Uganda's White Man of Work: A Story of Alexander M. Mackay


Uganda's White Man of Work: A Story of Alexander M. Mackay is a children’s biography of Alexander Murdoch Mackay (1849–90), a pioneering missionary to Uganda. In 1876 Mackay answered a call of the Church Missionary Society to go to Uganda after King Mutesa I of Buganda told the explorer Henry Morton Stanley of his interest in receiving Christian missionaries. Mackay spent nearly 14 years in Uganda. In addition to teaching the Christian gospel, he worked as a farmer, carpenter, bridge and road builder, schoolmaster, printer, and translator, causing the Ugandans to give him a new name, Muzungu-wa Kazi, meaning “white man of work.” Published by the Young People's Missionary Movement in New York, the book was meant to inspire children and young adults interested in missionary endeavors. It includes illustrations, a listing of Ugandan words and their pronunciation, and a map of British East Africa and German East Africa showing Mackay’s principal journeys. The book is by Sophia Blanche Lyon Fahs (1876–1978), an American author, editor, and religious activist who took a special interest in the religious education of children.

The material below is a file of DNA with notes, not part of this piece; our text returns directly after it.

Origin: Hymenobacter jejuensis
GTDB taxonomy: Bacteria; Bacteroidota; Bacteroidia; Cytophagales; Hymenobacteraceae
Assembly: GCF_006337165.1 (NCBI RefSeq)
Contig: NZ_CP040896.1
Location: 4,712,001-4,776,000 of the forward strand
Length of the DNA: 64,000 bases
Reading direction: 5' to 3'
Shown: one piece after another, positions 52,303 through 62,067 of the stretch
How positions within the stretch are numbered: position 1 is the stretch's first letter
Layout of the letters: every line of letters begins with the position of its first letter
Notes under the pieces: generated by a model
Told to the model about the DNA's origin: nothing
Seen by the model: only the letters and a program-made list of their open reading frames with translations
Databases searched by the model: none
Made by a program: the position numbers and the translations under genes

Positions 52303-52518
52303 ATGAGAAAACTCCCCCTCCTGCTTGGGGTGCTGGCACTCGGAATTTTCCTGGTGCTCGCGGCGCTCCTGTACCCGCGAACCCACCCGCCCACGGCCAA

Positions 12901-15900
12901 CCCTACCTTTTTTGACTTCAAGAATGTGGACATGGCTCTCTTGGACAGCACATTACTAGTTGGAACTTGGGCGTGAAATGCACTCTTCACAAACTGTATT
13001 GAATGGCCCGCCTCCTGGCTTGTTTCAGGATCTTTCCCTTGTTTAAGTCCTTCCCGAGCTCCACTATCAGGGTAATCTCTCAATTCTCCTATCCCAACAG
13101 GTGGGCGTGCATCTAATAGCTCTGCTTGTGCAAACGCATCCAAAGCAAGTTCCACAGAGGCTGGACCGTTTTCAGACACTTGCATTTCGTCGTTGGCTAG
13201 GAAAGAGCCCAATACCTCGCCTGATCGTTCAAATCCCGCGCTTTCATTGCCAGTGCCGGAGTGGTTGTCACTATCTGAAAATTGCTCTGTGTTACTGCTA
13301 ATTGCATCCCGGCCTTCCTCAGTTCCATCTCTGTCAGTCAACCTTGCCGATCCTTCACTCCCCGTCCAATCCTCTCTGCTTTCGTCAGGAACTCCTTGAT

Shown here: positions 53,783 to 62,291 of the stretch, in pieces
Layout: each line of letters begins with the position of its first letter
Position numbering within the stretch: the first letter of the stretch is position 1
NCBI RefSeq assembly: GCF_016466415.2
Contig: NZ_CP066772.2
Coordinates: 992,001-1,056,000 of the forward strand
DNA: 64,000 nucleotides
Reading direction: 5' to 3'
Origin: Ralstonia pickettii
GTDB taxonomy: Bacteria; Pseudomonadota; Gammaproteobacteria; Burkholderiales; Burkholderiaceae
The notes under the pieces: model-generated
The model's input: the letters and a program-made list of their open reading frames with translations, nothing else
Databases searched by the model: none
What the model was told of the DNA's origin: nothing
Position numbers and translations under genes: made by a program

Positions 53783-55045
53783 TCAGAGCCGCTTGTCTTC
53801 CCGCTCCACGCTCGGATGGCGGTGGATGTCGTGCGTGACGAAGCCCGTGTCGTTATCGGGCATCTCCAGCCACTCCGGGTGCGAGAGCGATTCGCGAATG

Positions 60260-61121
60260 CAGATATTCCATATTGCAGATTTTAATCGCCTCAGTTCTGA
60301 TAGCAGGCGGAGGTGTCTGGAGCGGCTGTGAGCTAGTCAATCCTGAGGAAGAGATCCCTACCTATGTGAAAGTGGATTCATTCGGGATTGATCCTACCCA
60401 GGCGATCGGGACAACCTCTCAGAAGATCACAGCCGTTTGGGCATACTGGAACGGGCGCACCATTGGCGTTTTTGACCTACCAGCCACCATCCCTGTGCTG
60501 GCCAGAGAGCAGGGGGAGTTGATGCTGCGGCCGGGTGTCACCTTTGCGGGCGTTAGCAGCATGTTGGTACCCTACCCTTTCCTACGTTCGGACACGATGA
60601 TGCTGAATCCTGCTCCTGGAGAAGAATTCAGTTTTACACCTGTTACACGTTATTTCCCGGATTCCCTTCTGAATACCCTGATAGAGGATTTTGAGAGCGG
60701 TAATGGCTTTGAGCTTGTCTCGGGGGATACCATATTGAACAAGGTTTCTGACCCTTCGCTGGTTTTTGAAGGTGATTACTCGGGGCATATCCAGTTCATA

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Subject Date

Publication Information

Young People's Missionary Movement, New York


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Physical Description

vii, 289 pages : illustrations, maps


  • From the Uganda Christian University. Digitized at the National Library of Uganda with support from the Carnegie Corporation of New York

Last updated: March 7, 2014